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updated 12/14/2011 2:45:30 PM ET 2011-12-14T19:45:30

Tens of thousands of people gathered on Saturday (Dec. 10) in Moscow's Bolotnaya Square to protest against the regime of Vladimir Putin and his party. But amid the pro-democracy chants and police presence, there was a mysterious visitor: An unidentified craft was spotted hovering high above the event. It was strangely silent, and clearly not a helicopter. The UFO was caught on video, and had some protesters wondering if they were being watched by aliens. According to a report in Britain's the Daily Telegraph, "Witnesses are at a loss to explain the object seen by thousands."

Spacecraft or aircraft? The UFO is unlike most suspected extraterrestrial spacecraft (such as typical "flying saucers") in that it seems to be held aloft by four (or perhaps six) small propellers. Such propellers would be useless to travel through space, as there is no air for the propellers to push against.

Instead, many suspected the UFO of being an unmanned camera drone of the type routinely used by police and journalists — both of whom presumably have more of an interest in the political protests than space aliens.

The profile of the UFO, as seen in blurry video footage, exactly matches camera drones: A dark body in two main segments roughly resembling a figure 8. The upper half is the engine and control (with, as one witness described, "five extended tendrils or pylons emanating from the body of the vehicle"), while the lower half is a hanging camera. It has a blinking red light on one side and a blinking white light on the other side — again, a feature that is typical of known aircraft, and atypical of UFO reports. [ 7 Things That Look Like Real UFOs ]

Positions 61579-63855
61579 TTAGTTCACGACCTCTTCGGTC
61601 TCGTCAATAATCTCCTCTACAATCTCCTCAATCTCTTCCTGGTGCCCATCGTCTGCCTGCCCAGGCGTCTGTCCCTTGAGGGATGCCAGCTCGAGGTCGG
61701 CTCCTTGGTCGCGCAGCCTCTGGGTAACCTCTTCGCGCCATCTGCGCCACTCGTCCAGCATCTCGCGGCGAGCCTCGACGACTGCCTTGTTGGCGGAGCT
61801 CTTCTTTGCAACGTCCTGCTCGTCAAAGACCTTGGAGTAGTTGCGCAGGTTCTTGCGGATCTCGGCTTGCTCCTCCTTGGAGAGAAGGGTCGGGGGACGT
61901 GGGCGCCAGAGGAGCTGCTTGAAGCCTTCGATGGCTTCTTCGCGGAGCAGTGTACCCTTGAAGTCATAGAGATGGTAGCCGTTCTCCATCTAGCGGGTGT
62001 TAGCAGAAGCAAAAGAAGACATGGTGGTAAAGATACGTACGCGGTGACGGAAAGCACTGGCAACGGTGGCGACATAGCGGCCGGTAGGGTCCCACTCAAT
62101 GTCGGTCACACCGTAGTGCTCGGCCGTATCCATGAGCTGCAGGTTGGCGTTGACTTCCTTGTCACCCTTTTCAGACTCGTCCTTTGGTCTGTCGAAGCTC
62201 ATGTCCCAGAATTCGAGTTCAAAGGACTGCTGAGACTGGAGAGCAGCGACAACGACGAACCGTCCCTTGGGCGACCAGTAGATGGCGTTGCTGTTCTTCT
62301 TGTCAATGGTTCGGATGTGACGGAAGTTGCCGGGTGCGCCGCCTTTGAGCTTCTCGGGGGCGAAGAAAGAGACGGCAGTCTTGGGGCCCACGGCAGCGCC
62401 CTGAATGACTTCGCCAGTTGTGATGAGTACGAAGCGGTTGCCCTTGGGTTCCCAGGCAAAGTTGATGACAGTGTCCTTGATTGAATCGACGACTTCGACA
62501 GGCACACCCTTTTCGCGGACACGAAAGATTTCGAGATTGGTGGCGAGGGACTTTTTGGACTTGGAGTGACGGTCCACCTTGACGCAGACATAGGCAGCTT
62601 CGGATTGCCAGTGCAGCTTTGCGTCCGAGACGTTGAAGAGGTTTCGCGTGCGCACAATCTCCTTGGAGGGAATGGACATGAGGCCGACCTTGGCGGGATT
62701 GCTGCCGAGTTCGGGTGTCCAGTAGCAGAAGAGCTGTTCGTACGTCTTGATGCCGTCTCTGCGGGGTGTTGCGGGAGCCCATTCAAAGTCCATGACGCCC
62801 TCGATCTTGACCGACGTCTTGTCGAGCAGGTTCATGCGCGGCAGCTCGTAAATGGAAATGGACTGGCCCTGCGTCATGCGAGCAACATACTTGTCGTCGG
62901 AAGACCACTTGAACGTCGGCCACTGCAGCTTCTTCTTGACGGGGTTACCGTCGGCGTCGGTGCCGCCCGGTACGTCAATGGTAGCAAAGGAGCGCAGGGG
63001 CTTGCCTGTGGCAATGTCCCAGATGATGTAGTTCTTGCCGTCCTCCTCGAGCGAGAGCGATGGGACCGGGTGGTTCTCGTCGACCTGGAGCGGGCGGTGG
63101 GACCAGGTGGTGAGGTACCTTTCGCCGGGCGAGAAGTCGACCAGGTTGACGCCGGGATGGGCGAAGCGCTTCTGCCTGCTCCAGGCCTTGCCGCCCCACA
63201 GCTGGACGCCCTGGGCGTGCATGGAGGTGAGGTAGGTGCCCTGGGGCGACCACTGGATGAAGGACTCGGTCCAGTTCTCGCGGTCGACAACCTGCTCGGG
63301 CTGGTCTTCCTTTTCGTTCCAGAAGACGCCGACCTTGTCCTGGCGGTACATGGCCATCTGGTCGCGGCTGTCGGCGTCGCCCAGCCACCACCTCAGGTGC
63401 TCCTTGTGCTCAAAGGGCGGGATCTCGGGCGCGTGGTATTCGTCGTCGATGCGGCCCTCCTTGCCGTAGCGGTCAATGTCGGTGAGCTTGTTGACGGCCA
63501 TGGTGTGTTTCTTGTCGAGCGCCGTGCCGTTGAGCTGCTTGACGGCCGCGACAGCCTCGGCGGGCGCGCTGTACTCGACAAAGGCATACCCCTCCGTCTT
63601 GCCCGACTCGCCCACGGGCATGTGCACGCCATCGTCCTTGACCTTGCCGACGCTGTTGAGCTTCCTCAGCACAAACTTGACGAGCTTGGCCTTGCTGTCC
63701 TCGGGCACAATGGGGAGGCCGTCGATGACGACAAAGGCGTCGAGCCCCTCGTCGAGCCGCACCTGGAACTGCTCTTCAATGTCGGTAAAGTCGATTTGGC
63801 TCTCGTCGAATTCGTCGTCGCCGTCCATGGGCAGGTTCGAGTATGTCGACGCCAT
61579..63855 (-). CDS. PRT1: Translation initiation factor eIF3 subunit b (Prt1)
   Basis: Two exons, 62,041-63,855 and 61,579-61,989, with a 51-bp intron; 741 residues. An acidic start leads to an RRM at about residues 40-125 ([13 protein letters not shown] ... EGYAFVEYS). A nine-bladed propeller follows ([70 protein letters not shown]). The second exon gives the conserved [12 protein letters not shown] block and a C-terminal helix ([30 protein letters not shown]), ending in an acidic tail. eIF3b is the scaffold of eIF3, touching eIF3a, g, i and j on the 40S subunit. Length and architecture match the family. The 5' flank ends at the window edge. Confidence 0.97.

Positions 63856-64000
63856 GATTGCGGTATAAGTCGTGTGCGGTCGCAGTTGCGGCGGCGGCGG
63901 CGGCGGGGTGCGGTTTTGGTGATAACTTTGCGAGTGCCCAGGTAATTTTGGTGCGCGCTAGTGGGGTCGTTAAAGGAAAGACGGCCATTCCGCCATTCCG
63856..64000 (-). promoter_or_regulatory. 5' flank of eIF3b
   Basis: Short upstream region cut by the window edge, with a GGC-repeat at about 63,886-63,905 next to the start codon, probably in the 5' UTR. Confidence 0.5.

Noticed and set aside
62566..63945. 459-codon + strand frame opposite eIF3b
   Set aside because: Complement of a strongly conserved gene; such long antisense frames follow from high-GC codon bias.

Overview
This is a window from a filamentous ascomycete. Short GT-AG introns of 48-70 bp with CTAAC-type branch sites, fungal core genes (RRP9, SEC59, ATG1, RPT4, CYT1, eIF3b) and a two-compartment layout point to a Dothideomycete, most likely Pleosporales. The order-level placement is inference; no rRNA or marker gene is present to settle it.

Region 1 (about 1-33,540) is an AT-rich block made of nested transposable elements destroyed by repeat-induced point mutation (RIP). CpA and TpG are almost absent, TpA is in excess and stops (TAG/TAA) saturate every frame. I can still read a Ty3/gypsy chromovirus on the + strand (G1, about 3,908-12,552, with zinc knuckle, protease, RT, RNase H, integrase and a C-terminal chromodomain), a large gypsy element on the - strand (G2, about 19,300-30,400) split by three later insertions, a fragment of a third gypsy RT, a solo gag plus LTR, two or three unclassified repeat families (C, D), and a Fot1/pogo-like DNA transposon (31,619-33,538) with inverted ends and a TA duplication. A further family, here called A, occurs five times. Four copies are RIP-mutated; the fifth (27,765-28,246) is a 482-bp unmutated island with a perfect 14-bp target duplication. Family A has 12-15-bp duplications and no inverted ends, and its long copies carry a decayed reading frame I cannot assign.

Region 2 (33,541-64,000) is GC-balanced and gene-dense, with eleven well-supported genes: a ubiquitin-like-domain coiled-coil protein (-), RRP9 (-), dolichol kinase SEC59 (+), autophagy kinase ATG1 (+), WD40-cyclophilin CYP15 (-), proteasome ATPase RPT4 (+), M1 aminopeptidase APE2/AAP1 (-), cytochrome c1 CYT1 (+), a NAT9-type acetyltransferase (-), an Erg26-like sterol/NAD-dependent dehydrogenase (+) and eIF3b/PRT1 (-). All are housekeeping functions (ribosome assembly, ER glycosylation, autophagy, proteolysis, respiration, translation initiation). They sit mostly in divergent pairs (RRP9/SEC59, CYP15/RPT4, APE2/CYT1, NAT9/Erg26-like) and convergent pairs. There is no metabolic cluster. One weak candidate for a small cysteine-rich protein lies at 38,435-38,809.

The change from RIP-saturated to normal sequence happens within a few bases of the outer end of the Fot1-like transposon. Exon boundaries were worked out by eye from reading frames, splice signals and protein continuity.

Police around the world have used similar radio-controlled "eyes in the skies" for years; British police frequently use a small, battery-powered "Microdrone" for surveillance, for example. In the end, this "Moscow UFO" was identified as a drone camera launched by the Russian Ridus news agency, which has not only covered earlier protests against Putin but released photos taken by their high-flying drone camera at that same event. Unless extraterrestrials are moonlighting as freelance photographers, it seems this case is closed.

It's not clear whether the Russian protesters really believed they were being visited by aliens or the video footage was too good not to hype into a UFO report. Either way this case is a good reminder that the "U" in UFO stands for "unidentified" — and it only takes one person to be unable to identify something in the sky to spawn a UFO story.

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Benjamin Radford is deputy editor of Skeptical Inquirer science magazine and author of Scientific Paranormal Investigation: How to Solve Unexplained Mysteries. His Web site is www.BenjaminRadford.com.

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